This first post was taken from Dr. Deb's site, which I think is a good one on my quest to find a farrier who doesn't want to "fix" her.
Now I think it is also necessary to ask why this animal developed sheared heels in the first place. It will have taken at least two, and in all probability more like ten, years for the feet to get into this condition. This means that for at least two, but perhaps for as long as ten years, the farrier has consistently been mis-trimming this horse.
Now I know of no farrier (or at least none who has a viable and ongoing business) who knowingly mis-trims any horse. To do so would be to put himself or herself right out of business.
Therefore we need to ask again, how it could occur that a farrier -- without CONSCIOUSLY meaning to -- could perform over a course of time the very reverse of what this, or any, horse needs; could in fact perform just what would be needed to gradually bring on a severe case of sheared heels. And the answer to this is that the farrier has consistently, over the long course of time, been trying to "give this horse some help".
Very likely the owner knew about this, and even, likely enough, has been asking him to do it.
And the "help" that has been given is predicated on the totally erroneous -- but common -- belief that a horse's front toes ought to orient straight forward, so that the axial plane or plane of assessment that bisects each forelimb shall be parallel to the midline or sagittal plane of the body. I would mention that I believe that this is not only a common belief, it is oftentimes almost an obsession with both owners and farriers.
And, looking at the direction of the shear (i.e. which heel is higher), we may easily deduce that this horse was being given "help" (the help is actually a death sentence as you see), because its right forelimb wants to orient outwards. So, the farrier has for years been lowering one heel while permitting the other one to rise -- in other words the farrier has purposely been mediolaterally unbalancing the hoof -- in order to crank those toes around so that they point forward.
Now no one who knows any equine anatomy -- let alone any orthopedics -- could possibly conscience doing this. Because anyone who has studied the peculiar and unique beauties of equine anatomy would know that a horse cannot supinate the manus; in other words, that if the animal "toes out", and its knees can be seen also to orient outwards, it must necessarily mean that its elbows orient inward. If the person knew even the most basic facts about equine anatomy -- and surely the certificate farrier should -- then they would know that any attempt to get the fore hoofs to orient in any wise other than the plane which bisects the knee, will inevitably result in twisting, unlevelling, and strain to every joint of the forelimb with every step the horse takes.
As to the animal's so-called "club" foot -- there is not, nor has there ever been, any such thing in a rideable horse. Horses are not born with club feet, which means the malformation and/or co-fusion of one or more of the normally separate distal elements, for example as with a "frozen" coffin joint. Where this does occur -- and it is extremely rare -- the foal is euthanatized and we do not see him in the riding horse population.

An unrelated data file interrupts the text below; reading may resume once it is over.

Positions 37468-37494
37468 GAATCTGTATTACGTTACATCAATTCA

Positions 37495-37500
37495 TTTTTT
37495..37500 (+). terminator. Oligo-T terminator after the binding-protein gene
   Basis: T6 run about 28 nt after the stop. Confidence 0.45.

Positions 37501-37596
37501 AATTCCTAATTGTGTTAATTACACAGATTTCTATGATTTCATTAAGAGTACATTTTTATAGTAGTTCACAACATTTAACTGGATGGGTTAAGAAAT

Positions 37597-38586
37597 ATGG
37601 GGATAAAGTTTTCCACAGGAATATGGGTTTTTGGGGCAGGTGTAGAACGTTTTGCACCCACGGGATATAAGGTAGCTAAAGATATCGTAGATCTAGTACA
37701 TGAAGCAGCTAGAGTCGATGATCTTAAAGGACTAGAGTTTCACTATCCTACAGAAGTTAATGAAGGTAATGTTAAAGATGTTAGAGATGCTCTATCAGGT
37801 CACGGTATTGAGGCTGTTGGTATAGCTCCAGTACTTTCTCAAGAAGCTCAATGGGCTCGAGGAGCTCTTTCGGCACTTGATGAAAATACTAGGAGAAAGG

Therefore all of the steep feet with contracted heels -- properly they are called "encastellated" feet -- are not club feet but clubbed feet. And they arise because the foal has been leaning, and is being taught to lean, even in the first month of life; probably largely by virtue of the fact that his dam will only let him nurse on the one side. So that, over the time from birth to about two months of age, one of the foal's feet begins to contract, and contracts enough that the owner will finally notice it.
And this is also why the animal toes out more on one limb than the other; whichever way the animal leans, i.e. he will lean toward the side on which he prefers to bear weight, the forefoot of the other side will become encastellated, and that foot will also toe outward more or less markedly, while the preferred weightbearing foot toes out only a little or toes straight forward. And this will perpetuate itself, sometimes to quite a marked degree, unless the human steps in to break the cycle. And that is done by soon teaching the foal to carry itself straight, and this program of human intervention is carried right on through weaning and first backing and first ride and all the training, until the horse dies. A horse is straight when it no longer matters to the horse whether he bears weight upon the left pair of limbs, or upon the right pair; and when it no longer matters, you will find that his feet are within normal limits equal, and his toes point to where they are supposed to given the build of his chest and his ability to carry himself upon the hindquarter; and there is no more "club foot" apparent.
Likewise you will also find that he no longer toes out more on one forefoot than the other, and you no longer have any motivation or reason (or un-reason) to ask any farrier to give the horse "help" that is the kind of help that is likely to help him die sooner.